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Embryonic work in the measurement of the quality of care in mental health units is presented. The main thrust of the article is an assessment of the relationship between patient dependency, nursing workload, and quality of patient care. A Psychiatric Nursing Audit is employed in an ongoing quality assurance programme and some preliminary findings are discussed along with the strengths and weaknesses of the method.
This paper aims to explains how relatively simple nurse staffing formulas from “best practice” ward dependency‐acuity data can be used for nursing workforce planning and…
This paper aims to explains how relatively simple nurse staffing formulas from “best practice” ward dependency‐acuity data can be used for nursing workforce planning and development.
The paper combines literature, detailed ward surveys, workshop and expert group/stakeholder information to generate and test care levels/nurse multipliers for setting ward establishments.
The paper finds that professional‐judgement based ward staffing can be abandoned, while complex acuity‐quality, timed‐task and regression‐based nurse staffing algorithms for setting ward establishments may be unnecessary since the new multipliers, underpinned by robust validity and reliability testing, seem to be remarkably accurate nurse‐staffing determiners at a fraction of the cost.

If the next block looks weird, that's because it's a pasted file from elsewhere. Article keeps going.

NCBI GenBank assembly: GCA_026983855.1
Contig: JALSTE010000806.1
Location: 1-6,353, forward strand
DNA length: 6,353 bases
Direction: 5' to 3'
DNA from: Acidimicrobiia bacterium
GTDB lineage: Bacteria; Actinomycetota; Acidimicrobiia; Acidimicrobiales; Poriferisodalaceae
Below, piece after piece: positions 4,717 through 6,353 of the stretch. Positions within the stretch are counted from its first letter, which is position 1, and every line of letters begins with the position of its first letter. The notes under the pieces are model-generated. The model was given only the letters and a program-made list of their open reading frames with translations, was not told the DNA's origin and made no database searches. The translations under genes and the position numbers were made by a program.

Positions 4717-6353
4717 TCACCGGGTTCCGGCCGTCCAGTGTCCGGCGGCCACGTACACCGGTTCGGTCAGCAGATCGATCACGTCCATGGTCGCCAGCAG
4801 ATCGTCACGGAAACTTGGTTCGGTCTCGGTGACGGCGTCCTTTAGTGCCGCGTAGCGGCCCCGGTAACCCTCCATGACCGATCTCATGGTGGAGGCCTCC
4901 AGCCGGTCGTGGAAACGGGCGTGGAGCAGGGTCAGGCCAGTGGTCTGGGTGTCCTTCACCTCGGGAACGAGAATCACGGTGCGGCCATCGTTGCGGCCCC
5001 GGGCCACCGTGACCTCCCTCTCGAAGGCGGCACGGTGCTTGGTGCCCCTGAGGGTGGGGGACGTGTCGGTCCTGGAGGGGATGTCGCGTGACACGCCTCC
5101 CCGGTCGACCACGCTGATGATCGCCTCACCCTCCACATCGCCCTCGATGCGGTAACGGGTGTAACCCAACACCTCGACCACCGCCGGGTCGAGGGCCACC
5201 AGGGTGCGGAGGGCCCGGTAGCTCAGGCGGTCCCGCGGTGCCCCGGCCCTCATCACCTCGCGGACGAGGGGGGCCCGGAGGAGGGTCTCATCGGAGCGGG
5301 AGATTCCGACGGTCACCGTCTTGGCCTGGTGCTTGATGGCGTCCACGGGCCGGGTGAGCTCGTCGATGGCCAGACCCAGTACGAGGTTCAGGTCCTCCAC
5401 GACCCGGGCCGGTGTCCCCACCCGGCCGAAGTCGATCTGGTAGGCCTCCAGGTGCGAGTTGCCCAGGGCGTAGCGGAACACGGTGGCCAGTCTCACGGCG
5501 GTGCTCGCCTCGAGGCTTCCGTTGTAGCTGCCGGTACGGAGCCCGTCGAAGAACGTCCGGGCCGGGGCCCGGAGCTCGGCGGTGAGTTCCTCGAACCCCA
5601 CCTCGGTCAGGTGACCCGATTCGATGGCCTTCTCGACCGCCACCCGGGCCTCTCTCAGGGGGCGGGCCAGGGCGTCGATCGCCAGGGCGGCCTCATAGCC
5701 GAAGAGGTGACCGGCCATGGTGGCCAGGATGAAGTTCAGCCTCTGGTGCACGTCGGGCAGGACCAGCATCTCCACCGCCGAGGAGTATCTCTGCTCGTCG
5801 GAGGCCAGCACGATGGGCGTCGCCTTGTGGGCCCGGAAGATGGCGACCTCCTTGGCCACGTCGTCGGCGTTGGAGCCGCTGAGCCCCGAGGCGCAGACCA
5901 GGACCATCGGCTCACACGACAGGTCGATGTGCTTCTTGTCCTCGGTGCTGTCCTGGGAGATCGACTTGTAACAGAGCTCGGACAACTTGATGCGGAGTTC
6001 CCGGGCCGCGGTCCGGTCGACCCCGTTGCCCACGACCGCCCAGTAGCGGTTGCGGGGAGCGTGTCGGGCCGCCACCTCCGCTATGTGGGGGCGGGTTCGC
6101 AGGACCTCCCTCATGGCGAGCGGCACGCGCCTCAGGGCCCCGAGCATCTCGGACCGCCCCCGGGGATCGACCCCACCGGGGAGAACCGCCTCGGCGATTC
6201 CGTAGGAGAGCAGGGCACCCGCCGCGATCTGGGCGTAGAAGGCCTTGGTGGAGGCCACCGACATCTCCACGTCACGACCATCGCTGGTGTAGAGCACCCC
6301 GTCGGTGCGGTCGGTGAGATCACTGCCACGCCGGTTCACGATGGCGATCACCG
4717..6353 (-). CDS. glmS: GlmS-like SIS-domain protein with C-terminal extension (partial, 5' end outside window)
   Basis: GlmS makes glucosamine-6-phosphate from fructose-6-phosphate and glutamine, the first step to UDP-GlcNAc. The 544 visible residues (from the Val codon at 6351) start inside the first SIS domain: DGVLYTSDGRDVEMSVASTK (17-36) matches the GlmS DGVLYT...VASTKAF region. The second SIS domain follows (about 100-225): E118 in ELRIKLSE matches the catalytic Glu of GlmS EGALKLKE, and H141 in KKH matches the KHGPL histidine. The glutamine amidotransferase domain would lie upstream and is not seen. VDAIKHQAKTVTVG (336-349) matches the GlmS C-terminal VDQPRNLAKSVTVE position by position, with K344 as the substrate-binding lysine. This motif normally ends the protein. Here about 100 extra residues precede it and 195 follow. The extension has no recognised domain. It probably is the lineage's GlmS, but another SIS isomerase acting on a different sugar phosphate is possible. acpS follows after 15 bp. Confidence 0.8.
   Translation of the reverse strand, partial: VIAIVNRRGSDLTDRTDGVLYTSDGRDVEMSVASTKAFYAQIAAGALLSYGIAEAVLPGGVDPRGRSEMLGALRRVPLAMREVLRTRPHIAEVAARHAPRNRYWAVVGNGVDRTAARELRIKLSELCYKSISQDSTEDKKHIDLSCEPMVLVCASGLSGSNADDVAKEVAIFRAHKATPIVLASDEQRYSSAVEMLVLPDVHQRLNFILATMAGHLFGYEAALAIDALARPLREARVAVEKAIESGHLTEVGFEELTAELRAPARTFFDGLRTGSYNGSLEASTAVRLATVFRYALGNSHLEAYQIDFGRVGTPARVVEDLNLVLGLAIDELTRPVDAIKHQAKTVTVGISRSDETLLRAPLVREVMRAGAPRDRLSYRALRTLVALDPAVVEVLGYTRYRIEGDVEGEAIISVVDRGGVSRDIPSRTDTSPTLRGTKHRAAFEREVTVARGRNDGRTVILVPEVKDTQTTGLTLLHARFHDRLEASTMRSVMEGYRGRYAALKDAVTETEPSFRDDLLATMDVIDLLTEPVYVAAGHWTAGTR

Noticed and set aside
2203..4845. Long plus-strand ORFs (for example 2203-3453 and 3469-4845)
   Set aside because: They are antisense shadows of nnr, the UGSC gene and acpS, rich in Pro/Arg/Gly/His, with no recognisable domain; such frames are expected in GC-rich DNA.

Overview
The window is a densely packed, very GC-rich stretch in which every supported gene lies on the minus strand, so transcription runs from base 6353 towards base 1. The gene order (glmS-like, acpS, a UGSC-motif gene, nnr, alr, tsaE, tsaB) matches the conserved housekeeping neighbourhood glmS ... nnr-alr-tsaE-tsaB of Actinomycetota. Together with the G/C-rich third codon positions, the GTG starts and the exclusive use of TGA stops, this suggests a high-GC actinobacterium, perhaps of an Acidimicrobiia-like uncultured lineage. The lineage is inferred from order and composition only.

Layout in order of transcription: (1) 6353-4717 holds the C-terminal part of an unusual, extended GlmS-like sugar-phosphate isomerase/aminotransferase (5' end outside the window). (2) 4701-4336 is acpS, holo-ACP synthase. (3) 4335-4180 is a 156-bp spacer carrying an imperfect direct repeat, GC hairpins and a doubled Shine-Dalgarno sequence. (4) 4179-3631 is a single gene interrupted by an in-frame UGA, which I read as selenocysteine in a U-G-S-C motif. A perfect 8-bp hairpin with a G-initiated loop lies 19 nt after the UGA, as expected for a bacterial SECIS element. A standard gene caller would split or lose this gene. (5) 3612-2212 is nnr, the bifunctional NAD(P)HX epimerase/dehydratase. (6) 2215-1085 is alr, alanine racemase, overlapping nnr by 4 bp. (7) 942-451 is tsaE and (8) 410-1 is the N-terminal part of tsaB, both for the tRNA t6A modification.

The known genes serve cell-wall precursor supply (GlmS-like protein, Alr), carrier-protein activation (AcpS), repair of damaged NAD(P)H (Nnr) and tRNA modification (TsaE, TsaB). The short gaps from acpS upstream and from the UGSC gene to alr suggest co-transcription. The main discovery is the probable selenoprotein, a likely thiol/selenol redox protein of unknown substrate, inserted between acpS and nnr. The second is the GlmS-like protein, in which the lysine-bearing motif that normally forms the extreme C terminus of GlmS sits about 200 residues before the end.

As care levels and multipliers stand they are suitable only for UK National Health Service acute wards. Primary care, mental health, learning disability and other specialist group care levels and multipliers need developing.
Users, at a minimum, can adopt care level data and multiplier staffing recommendations for benchmarking purposes. Ultimately, the algorithms can be used to: adjust ward establishments according to workload; or set staffing for new, inpatient services.
The paper offers a simple system for assessing patients' nursing needs and setting ward staffing accordingly.
Briefly reviews the literature on private outpatient satisfaction and NHS outpatient satisfaction. Describes the survey of patients in the two settings, focusing on the…
Briefly reviews the literature on private outpatient satisfaction and NHS outpatient satisfaction. Describes the survey of patients in the two settings, focusing on the similarities and differences in findings, especially the differences between the administrative and clinical process in private and NHS OPDs. Discusses weaknesses and limitations in the survey design.